I hear so often from police that it’s not a police decision to have the proposed patient detained and treated, that’s up to medical staff to decide, then police leave hospital and are finished with the person, not knowing what exactly happed to that citizen.

      No person with a mental illness, or a person being treated as such can be discriminated against. So when society allows criminals a call to lawyer without delay, and refuses detained citizens being held under mental health law their requested call to lawyer, then I see that as clearly discriminating against that person.

      Maybe to treat everyone as equal we should deny criminals their call to lawyer, but then what kind of Society do we want to live in.

      Please don’t misread this comment, Citizens at Risk of Harming Themselves or Others Must be Detained and Treated if Necessary. I did mention in my last post it’s a can of worms.

  3. I live in the UK and have had contact with more than one British police force in connection with the Mental Health Act. I should like to acknowledge firstly that the police officers I have met have almost without exception been very helpful and good humoured, despite their patience being occasionally tried). Given my respect for the police it is embarrassing to have had them involved. On one occasion I was watching TV and there was a knock on the door. I opened it to find two policemen, a psychiatrist who worked for my consultant, a social worker and a GP from a neighbouring town. The latter GP explained I didn’t seem to be quite myself. I replied that her observation surprised me since I didn’t believe we had met before. This she conceded but went on to assure me that she had read my file. That exchange was almost the full extent of the ‘assessment’ and I was left to be driven in a police car to a psychiatric ward (all obviously pre-arranged). The whole thing was farcical or would have been except that it was a waste of police time. (The waste of time they might have expected because on a previous occasion I had been escorted to hospital, just as reluctantly, by my community psychiatric nurse on the bus and over my entire history I have never physically resisted involuntary detention).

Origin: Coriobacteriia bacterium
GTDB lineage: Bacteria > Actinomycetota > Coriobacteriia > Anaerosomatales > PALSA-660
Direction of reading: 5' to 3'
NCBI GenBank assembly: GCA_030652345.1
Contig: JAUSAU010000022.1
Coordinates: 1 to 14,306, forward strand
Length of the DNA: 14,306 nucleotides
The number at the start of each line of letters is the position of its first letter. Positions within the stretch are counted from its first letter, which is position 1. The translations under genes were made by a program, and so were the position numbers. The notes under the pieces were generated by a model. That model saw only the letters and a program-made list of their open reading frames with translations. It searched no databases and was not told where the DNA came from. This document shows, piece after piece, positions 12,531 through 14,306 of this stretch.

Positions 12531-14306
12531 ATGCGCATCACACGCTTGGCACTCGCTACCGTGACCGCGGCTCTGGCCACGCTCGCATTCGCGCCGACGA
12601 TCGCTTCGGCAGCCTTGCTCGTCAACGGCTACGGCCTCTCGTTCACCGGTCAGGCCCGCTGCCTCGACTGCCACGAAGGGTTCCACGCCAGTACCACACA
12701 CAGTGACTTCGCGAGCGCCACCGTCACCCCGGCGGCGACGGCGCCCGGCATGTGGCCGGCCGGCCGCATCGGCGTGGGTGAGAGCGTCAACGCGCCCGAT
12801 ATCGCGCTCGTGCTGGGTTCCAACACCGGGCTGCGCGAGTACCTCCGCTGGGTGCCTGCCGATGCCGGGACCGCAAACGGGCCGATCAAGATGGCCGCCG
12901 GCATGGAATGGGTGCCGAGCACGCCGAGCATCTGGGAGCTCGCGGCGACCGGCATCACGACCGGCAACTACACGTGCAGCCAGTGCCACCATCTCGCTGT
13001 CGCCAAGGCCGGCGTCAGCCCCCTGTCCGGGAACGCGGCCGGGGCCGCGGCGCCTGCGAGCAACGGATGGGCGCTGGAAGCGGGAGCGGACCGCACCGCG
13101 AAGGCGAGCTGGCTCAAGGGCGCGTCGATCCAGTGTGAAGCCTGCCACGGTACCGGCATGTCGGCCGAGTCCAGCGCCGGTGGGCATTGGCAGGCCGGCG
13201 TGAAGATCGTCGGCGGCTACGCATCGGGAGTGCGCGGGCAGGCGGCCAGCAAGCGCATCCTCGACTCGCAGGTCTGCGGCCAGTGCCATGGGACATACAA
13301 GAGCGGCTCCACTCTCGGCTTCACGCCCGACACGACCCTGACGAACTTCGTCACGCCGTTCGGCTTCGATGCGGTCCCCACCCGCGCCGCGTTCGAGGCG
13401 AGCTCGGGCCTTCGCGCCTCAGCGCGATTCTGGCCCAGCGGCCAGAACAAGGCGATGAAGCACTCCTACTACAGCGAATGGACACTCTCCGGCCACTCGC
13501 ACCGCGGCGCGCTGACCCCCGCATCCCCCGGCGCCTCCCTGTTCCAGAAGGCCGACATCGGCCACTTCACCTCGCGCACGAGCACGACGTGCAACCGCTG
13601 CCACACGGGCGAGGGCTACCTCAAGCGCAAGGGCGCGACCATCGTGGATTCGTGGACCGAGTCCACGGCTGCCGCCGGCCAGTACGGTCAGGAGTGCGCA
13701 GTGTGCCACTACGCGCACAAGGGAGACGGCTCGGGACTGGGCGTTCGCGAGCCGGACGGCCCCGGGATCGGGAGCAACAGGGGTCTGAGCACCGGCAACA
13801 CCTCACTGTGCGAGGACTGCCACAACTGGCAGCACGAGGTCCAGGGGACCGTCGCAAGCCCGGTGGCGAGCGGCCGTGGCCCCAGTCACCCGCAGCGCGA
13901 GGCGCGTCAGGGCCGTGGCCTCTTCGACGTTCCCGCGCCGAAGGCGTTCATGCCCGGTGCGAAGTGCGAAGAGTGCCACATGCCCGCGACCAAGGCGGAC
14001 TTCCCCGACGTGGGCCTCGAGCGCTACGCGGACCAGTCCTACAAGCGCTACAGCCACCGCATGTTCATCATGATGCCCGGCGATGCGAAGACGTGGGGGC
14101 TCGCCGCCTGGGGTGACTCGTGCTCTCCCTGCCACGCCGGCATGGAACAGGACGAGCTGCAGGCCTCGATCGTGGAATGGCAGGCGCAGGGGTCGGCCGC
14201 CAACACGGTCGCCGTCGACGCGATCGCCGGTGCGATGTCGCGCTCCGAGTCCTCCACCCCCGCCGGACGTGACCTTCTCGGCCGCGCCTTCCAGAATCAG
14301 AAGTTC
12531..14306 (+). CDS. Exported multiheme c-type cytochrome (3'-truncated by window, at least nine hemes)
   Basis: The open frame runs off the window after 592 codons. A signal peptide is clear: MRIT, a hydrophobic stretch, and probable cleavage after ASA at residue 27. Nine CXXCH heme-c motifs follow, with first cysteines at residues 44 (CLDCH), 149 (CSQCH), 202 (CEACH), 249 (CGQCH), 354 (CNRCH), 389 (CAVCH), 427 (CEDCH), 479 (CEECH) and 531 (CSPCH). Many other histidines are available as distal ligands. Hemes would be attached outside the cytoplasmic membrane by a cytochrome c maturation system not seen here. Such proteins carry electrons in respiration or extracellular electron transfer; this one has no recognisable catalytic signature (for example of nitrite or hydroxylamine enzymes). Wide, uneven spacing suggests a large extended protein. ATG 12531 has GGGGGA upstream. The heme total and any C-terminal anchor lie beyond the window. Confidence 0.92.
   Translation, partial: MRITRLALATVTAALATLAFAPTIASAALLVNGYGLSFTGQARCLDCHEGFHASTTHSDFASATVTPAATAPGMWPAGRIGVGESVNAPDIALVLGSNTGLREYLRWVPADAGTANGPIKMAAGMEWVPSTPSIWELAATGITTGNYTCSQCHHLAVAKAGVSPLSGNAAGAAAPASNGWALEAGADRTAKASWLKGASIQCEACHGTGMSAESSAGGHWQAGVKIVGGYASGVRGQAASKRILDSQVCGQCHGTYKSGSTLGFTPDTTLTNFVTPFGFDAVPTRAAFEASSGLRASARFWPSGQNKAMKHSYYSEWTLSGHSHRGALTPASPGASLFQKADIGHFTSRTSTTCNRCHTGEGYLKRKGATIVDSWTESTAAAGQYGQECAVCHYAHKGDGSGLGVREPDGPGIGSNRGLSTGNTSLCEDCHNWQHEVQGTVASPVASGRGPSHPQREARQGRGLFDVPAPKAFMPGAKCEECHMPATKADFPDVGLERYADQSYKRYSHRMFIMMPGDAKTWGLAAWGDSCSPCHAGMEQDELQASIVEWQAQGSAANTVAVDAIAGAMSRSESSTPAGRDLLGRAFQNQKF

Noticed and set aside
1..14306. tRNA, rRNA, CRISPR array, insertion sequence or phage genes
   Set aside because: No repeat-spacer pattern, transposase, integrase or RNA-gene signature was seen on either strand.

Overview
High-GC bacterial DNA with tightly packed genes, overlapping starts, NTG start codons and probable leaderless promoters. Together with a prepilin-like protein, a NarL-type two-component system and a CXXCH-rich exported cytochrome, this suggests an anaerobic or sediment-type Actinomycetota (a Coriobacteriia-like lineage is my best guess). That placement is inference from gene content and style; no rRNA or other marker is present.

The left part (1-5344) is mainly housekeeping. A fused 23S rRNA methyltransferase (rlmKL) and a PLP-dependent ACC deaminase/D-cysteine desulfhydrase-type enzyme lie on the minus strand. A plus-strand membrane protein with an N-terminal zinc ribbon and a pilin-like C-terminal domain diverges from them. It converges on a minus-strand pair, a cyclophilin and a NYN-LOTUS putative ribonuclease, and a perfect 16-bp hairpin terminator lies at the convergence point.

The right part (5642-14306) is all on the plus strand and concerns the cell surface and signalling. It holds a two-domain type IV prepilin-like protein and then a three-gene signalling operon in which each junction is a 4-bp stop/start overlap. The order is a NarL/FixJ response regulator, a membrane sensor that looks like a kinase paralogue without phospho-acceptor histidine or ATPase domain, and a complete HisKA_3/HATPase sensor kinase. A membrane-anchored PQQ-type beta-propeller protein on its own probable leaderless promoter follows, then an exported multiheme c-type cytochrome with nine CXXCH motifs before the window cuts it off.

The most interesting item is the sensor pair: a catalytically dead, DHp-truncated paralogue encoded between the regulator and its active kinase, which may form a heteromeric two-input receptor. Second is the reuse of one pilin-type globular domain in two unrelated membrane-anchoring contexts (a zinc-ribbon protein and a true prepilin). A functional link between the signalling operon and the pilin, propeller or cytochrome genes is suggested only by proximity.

I am not convinced that citizens at risk of harming themselves should always be restrained (but that view is probably too risky for professionals to abide by). I certainly agree that society has a right to protect itself from persons at risk of harming others. But then surely you might as well lock up everyone who has had a few drinks too many!

  4. Hi, I have always thought your posts were both thoughtful and thought provoking, as is this one. However one slight disagreement,you state that the situation described is no different to the AWOL of an inpatient from hospital. But such an AWOL patient would still be “liable to be detained”,this is not the case with a person under a Guardianship. Which is a bit weird as they can be compelled to return but not to stay? Unless they have also been made subject to the DOLS prevision of the Capacity Act. Alex Davis

    1. I can see the point you are making and I will ammend the wording to reflect what I meant – I meant “liable to be detained by the police in order to be returned.” You are obviously quite correct that they cannot be required to then remain detained. The wording was intended for the police officers managing a re-detetention, as opposed to the Guardian themselves keeping the person detained.

      Good point, well presented!